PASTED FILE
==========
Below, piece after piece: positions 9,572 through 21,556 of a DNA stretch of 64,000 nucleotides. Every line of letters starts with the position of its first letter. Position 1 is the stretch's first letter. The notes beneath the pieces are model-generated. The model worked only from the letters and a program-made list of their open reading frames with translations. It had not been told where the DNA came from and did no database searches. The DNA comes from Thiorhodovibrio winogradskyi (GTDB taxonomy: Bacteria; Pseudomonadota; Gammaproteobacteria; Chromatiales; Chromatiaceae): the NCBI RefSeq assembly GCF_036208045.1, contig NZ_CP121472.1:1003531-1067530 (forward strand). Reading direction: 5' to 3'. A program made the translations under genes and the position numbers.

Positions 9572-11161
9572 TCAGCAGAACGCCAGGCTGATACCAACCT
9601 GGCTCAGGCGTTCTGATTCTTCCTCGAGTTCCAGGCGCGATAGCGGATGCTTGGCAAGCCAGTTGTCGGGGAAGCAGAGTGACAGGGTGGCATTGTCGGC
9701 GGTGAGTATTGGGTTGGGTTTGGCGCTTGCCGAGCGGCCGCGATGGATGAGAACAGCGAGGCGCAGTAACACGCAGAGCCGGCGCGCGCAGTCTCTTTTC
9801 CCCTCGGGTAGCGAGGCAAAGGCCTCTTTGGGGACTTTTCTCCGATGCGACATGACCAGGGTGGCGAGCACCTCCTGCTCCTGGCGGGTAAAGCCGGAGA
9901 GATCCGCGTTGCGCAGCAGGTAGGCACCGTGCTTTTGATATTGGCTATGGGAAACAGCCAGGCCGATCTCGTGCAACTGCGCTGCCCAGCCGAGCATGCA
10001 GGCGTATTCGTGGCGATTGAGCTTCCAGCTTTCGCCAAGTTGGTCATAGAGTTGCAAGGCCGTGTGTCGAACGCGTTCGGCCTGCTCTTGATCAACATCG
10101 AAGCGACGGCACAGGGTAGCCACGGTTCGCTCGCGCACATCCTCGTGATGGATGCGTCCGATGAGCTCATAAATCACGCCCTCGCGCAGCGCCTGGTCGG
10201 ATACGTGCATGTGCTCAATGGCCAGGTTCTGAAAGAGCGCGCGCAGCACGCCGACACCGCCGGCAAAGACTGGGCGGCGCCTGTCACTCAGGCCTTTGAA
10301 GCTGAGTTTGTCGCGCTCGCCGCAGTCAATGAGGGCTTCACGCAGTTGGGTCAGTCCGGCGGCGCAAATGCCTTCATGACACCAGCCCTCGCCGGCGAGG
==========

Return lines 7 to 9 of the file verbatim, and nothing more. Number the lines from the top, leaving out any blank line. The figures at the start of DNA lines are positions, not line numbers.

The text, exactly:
9901 GATCCGCGTTGCGCAGCAGGTAGGCACCGTGCTTTTGATATTGGCTATGGGAAACAGCCAGGCCGATCTCGTGCAACTGCGCTGCCCAGCCGAGCATGCA
10001 GGCGTATTCGTGGCGATTGAGCTTCCAGCTTTCGCCAAGTTGGTCATAGAGTTGCAAGGCCGTGTGTCGAACGCGTTCGGCCTGCTCTTGATCAACATCG
10101 AAGCGACGGCACAGGGTAGCCACGGTTCGCTCGCGCACATCCTCGTGATGGATGCGTCCGATGAGCTCATAAATCACGCCCTCGCGCAGCGCCTGGTCGG